It’s the thing I hate the most. It’s the reason I feel so passionate about helping survivors of sex trafficking find a better life. It’s the reason I hate slavery. It’s the reason I hate poverty and abuse and racism. I love to talk about love, but hate gets me angry. Hate gets me burning.
I hate injustice, but I never thought I’d find it in education.
I grew up thinking that the education system had nothing to be concerned about. You don’t think about the system raising you when you’re a kid. And then I became a teacher and all I see is injustice.
Injustice in the classroom when kids are bullying other kids because of the color of their skin or their abilities.
Injustice in the school when teachers don’t care about kids and work just to get their retirement.
Injustice when I see students being passed because their parents lobby for it even though that student is probably at a 2nd grade reading level. Those kids will keep passing and I’m afraid will never learn.
Injustice when I see how little money is being put into my students and so much money being put into students from rich neighborhoods in other states.
This world is so full of injustice and I hate it. Sometimes, it just feels so dark and all I want to do is quit. I don’t want to be in this world of injustice anymore.
But then I show up to work and see kids who do want to learn. They are there. And even though it’s not all of them, these kids make this job so worth it. They make me want to go in and put in my all because every kid deserves the best and these kids are going to take everything they can get. If I say a word, they will soak it in. If I teach a concept, they will learn it.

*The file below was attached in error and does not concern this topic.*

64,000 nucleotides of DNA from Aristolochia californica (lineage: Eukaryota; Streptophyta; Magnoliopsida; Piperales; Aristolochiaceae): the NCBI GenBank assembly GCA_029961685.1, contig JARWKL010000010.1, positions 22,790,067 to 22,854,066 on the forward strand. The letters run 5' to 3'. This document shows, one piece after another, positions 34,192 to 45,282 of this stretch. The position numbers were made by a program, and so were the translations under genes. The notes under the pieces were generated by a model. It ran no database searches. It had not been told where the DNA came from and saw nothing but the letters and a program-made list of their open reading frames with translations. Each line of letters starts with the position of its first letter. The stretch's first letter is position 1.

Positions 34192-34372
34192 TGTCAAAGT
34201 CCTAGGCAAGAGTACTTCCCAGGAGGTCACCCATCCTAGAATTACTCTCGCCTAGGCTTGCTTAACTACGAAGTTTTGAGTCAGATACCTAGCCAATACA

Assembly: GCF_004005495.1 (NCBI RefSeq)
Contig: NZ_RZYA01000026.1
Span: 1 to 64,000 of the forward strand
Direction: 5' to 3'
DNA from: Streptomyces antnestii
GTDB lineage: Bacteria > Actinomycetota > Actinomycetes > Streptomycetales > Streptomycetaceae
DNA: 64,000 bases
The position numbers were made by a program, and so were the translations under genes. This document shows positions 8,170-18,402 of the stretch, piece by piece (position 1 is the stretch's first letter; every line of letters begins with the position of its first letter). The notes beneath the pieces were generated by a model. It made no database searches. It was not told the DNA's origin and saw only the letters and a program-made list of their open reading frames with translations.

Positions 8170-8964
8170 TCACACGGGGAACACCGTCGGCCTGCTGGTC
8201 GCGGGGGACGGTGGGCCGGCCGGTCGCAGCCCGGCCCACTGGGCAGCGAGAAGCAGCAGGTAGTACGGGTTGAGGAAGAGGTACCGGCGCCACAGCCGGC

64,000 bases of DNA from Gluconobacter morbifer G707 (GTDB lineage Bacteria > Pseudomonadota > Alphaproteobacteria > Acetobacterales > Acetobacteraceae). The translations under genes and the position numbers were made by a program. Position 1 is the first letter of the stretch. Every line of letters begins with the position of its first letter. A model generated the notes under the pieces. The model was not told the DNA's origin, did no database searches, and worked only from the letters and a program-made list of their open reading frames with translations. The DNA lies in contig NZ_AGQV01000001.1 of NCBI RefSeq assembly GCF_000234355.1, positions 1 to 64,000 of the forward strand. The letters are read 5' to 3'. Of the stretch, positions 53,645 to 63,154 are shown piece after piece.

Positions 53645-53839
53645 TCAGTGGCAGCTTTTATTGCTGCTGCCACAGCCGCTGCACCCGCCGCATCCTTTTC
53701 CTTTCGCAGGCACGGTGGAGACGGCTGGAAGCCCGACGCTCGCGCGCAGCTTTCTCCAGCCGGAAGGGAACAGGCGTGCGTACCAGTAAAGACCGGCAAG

So I show up into this world of injustice.
Ever notice how when a room is dark, every little bit of light expels it? Darkness doesn’t really have a chance.
I’m not saying that I’m the light in this darkness because there are days when I feel like darkness itself. I’m not really the light. I can tell you that much. But I think that’s why I hear people always talk about God being it. And maybe he called me here to the plains of Oklahoma because He wants to use me. And I’m staying here because I know that there’s got to be something to it.
I live for the light these days.
As Christmas approaches, I always think of the candlelight services on Christmas Eve. The room always starts off pitch black, but little by little, as the candles light up, the room also lights up.
I don’t always see it, but I know there must be moments of light in my classroom because God is still somewhere here. The darker the room, the brighter the light. I don’t know what my students are seeing, but I hope . . . I pray . . . they see light.
I’d like to end this post on that note.
Don’t let your light stay hidden. Let’s both of us battle into the darkness together.
You are the light of the world. A city on a hill cannot be hidden. Neither do people light a lampstand put it under a basket. Instead, they set it on a lampstand, and it gives light to everyone in the house. In the same way, let your light shine before men, that they may see your good deeds and glorify your Father in heaven.